ASL Interpreted Videos

As the premier agency in the entertainment industry, we are often asked to interpret videos in American Sign Language for general access. Since the wild success of the CODA film taking home multiple Oscar awards, access has being a hot topic.

For larger conferences or events ASL interpreting is needed on a different level. We are often needed to provide picture in a picture ASL or PIP American Sign Language. In these situations we can provide a live feed for services or we can translate videos and process them separately to be punched in to a larger presentation at a later time.

Not only do we provide American Sign Language translated videos but we can edit them in any color a client chooses. Many of our clients have asked, can you provide Chroma Key as a background color and the simple answer is yes! We absolutely can provide a studio quality video of ASL interpreting to be used at any time with quick turn arounds.

For remote video ASL translation, we can turn videos around within a day, sometimes within a few hours depending on the content and length.

ASL Translated Videos

When providing these videos we can follow our clients specs to the letter. With professional studios in New York, San Francisco, Los Angeles, Washington DC and Boston, we are able to source a team who can provide the exact specifications you need. We can also format and edit our videos to include any of the access requirements carried by your event.

Captioning ASL Videos

We can also provide captioning to our videos or return a .srt file to be used by your production team to overlay. We do this by providing timestamped translated videos for your team to them sync up within their run of show. We can even work around graphic cut ins you are building as apart of the visuals. In order to keep seamless transitions, we can review your script and ensure that no matter where you cut the PIP video in ASL you’ll see a clean interpretation on time with the speaker.

PIP ASL Translation

We can provide videos ahead of your event to punch in to a presentation or even a live feed giving the illusion of live services. We do this in studio then send the mastered file over for you to review. We also stand by for quality assurance (QA) to ensure that if for some reason it doesn’t work with your current plans we can make immediate adjustments. Picture in a picture ASL interpreting can happen live as well with the right technology. In connecting with your team we can give them access to our live feeds allowing you to pull in interpreters from anywhere in the world.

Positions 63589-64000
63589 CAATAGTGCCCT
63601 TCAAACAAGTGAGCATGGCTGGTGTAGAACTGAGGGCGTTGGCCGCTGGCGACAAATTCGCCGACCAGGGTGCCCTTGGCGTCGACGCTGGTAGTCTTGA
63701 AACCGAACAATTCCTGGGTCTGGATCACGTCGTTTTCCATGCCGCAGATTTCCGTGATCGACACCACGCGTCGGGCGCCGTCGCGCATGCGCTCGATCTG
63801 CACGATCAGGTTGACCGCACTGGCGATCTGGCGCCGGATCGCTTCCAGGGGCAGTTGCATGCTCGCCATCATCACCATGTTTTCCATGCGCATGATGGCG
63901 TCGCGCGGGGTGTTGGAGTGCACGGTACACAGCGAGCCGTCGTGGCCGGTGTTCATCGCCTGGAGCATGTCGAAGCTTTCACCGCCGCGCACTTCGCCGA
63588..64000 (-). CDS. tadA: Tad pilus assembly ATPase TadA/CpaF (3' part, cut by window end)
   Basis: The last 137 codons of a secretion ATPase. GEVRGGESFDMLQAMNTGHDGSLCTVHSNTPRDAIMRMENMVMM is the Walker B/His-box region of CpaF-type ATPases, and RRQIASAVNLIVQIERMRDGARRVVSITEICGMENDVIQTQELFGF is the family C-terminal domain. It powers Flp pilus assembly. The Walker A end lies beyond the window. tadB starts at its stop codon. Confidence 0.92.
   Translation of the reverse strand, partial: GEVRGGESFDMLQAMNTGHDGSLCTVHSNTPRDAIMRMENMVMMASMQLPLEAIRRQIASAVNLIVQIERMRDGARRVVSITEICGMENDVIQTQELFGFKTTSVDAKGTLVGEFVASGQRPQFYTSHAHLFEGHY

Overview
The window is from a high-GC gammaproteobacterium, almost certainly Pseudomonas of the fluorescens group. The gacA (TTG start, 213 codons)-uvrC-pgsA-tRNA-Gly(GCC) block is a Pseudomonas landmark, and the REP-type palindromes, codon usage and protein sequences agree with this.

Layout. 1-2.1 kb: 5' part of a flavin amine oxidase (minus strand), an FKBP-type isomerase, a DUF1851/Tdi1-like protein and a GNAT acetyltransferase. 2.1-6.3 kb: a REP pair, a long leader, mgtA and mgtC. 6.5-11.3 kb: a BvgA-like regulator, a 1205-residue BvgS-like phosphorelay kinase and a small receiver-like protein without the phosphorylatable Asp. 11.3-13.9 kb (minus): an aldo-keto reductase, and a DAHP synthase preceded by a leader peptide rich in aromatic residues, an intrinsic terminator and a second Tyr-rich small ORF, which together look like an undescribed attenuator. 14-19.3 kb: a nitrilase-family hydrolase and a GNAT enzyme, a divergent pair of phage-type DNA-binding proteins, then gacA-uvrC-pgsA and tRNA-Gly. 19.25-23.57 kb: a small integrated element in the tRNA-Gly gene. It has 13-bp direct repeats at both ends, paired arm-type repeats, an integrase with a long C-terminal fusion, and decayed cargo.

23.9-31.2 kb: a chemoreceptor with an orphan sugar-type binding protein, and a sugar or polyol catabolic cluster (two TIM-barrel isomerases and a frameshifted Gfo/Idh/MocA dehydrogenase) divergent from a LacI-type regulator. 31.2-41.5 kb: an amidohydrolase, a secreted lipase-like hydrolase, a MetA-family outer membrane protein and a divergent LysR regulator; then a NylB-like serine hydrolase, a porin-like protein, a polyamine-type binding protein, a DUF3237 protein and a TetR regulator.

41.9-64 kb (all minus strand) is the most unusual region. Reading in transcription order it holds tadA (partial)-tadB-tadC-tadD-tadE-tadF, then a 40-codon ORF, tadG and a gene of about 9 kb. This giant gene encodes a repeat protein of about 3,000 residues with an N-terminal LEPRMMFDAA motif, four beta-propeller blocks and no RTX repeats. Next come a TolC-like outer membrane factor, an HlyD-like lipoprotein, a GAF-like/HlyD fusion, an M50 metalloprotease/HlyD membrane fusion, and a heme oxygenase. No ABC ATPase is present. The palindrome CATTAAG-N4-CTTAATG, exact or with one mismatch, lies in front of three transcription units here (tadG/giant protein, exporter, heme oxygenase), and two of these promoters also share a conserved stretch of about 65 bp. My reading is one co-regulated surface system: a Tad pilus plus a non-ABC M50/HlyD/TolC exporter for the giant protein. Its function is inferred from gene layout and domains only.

Green Screen ASL

Our studios are equipped with Chroma Key backdrops and 5 point lighting to ensure that we can blend into any branding you’ve built into the graphics. Our goal is to align with your set up as seamlessly as possible. If this means we need to remove backdrops all together and be placed over current schemes and graphics, we can easily do that as well. Our current lead time for Chroma Key is 1 business day.

Asynchronous Translation

We can turn videos around within days. However, if you have a larger ongoing project you would like our help with we can bring the team for a longer booking. In these cases, we can work with you to ensure the videos are being turned around in time with your teams workflow and established expectations. We’ve done hundreds of videos over time on client schedules that follow various time zones and workflows. Because we’re global, we can make just about anything work.

If you’re considering working with interpreters for ASL interpreted videos or ASL translation, we can provide it. We want to provide you the best possible product. When requesting services at please send as many details as possible including a sample piece if possible. We will return a quote and service agreement to you within 48 hours so we can all get back to work!

Common Questions

Can we write back and forth?

Sign Languages have their own complexities like spoken languages. They have grammar, syntax and structure like other languages. Often these aren’t shared with the spoken language of the region. Here is the United States, English is very different from American Sign Language. In fact, many Deaf people do not use English at a level that would support writing back and forth as a means of effective communication. We often say that this is the last resort as a way to communicate important information as it simply doesn’t support what most people think it will. 

Being a second language to many in the Deaf community, using English as a mode of communication in written form can be daunting, intimidating and restrictive of comfortable expression. You want your conversations to make sense to everyone and we want to ensure your point is made, just the way you need it to be. 

Can we rely on lip reading?

Research tells us that even the best lip readers are on average only catching 30% of what is being said. That means that 70% of the words exchanged are up for guesswork. If your doctor only knew 30% of the problem but needed to treat 100% of it, you’d probably be quite concerned and rightfully so.

While every Deaf person is different, the idea of using lipreading as an effective way to be heard remains a fallacy. It simply doesn’t work and for safety reasons, it can be quite dangerous. When working in any capacity, communication should always be a priority to ensure that mistakes aren’t made. This is especially important in arenas like medical and legal communication. A simple misunderstanding can cost immense amounts of money in liability, it can costs people their jobs and worse, lives.